Monday, June 08, 2009

Review - Son of a Witch

Son of a Witch: A NovelA year or so ago I read Wicked: The Life and Times of the Wicked Witch of the West, and found it pretty enjoyable and thought provoking. Enough so that I picked up the follow-up book, Son of a Witch. It took a while to finally getting around to reading the second book...and by now I've seen the musical and forgotten elements of the first book (which are definitely radically changed for the musical).

My overall feeling is that Son of a Witch has way too much going on and isn't terribly focused. While Wicked had a moderately clear message it was trying to convey, I often felt lost as to the direction Son of Witch was going. Perhaps it was done intentionally by Maguire to help us feel just as uneasy and confused as Liir. If so, I think it went a little overboard. It also felt like many aspects of the text were there for shock value rather than substance since many of the actions and themes were just dropped in the reader's lap without any further discussion or contemplation by the narrative.

The narrative style was a bit confusing at first, transitioning between current action and dream/coma flashbacks. I got used to that style fairly quickly, but then the coma ended...apparently before Maguire was done with the backstory, because the next many chapters continued the flashback tale even though Liir was no longer in his coma. It wasn't awful, just a little unsettling and felt like bad planning from the author. Once the backstory has finalized, Liir just seems to wander idly around Oz, picking up quest after quest, but not really focusing whole heartedly on any one task. He constantly behaves like a victim of circumstance, all the while bemoaning his fate and his lack of action.

The main storyline, once extracted from all the extraneous threads in the book, was actually fairly interesting. Over the course of Liir's young life, Oz is transitioning between one political faction after another. While the changes of power are relatively free of violence, each new ruler brings new trials, disasters, repressions and violence. The flashback history while Liir's in a coma takes us through a couple of puppet governments (one almost literally with the Scarecrow...though "not Dorothy's Scarecrow") and finally leaving us with the Emperor. Liir becomes aware of the vile machinations of the Emperor and disagrees with the actions of the government. He helps uncover a mystery plaguing many travelers around Oz (a violent and tragic "face scraping" of travelers...which threatens to throw rival groups into war, or at least keep them from any form of peace). Liir even leads a small rebellion against the Emperor, but he really isn't motivated in this and just sort of wanders off.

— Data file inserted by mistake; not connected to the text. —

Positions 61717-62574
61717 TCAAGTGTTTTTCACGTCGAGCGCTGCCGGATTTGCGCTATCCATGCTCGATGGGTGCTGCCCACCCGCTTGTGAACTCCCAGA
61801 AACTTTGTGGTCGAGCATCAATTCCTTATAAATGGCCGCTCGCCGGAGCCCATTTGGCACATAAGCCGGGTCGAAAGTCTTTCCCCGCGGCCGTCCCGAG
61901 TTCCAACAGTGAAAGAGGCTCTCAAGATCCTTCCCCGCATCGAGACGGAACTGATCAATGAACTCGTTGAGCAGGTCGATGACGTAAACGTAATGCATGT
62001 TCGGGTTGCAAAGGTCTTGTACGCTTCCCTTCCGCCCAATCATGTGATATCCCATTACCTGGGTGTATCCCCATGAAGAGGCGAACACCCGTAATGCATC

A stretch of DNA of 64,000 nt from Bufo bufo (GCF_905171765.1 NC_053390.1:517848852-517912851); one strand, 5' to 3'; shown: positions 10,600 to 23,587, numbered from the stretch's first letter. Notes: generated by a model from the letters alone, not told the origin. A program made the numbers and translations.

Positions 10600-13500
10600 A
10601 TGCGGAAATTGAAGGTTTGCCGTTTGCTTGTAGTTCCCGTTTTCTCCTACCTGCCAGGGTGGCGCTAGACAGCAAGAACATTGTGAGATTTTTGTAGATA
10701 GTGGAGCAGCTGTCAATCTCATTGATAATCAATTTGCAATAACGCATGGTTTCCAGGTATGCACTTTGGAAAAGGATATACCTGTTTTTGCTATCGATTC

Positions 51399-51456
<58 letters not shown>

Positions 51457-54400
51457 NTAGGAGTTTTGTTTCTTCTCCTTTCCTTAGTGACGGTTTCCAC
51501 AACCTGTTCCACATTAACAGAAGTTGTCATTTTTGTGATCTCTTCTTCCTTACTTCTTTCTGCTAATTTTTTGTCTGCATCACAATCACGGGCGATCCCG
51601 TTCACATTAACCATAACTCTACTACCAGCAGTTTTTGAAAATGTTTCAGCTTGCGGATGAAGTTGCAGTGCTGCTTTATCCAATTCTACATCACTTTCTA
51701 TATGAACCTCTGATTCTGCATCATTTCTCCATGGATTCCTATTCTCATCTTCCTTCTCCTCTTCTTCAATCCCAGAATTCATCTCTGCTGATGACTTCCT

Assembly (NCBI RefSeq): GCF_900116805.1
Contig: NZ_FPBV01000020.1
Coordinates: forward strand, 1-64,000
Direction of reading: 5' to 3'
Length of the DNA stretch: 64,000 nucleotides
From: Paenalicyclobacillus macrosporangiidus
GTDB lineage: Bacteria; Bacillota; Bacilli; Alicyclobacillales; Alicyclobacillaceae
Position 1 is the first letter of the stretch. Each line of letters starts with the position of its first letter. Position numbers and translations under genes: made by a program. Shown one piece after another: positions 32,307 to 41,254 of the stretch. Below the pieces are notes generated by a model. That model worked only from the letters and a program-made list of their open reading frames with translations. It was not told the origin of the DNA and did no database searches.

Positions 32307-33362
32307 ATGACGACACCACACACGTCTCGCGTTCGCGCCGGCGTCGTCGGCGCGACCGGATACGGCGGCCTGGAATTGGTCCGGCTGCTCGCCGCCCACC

Generally, this book felt like it was trying to make a number of political and social statements but in the end it just felt like a statement about inaction, complacency and finding your own purpose. Any statement was muddled amid too many distractions. There were many great paragraphs and "sound bites" that would make for cool one-off quotes, but the ideas weren't lasting enough to help pull the book off.

All of that said, I am still interested enough in the vivid and intriguing Oz that Maguire has crafted, such that I will likely seek out the third book (A Lion Among Men) to see what happens next. But sadly, my expectations have fallen a bit.

2.5 stars (out of 5)


Alicia said...

Ah, I've been waiting for this. Thanks for the review. I'm still not sure if I want to pursue this one yet... Call me a romantic, but I'm kind of happy with the way the musical ended the first one. (Although I absolutely loved the themes of the novel, and even re-read some of it after I saw the play. Good stuff.)
Thanks, Okie!

Okie said...

Yeah, the musical ending was definitely happier than the book. Since Son of a Witch was written after the musical, I keep wondering if Maguire was going to pull the musical ending into the new book somehow...he didn't, which is probably for the best.

The themes in this book were interesting and thought provoking, but I definitely felt like Wicked had a stronger presence. I'll eventually read Lion Among Men to find out if perhaps SoaW is just a "bridge" book that will make more sense later, or if it's a trend for Maguire's Oz. I'm hopeful that Lion will be stronger and resolve (or at least more coherently address) some of the threads that were just thrown out there in Son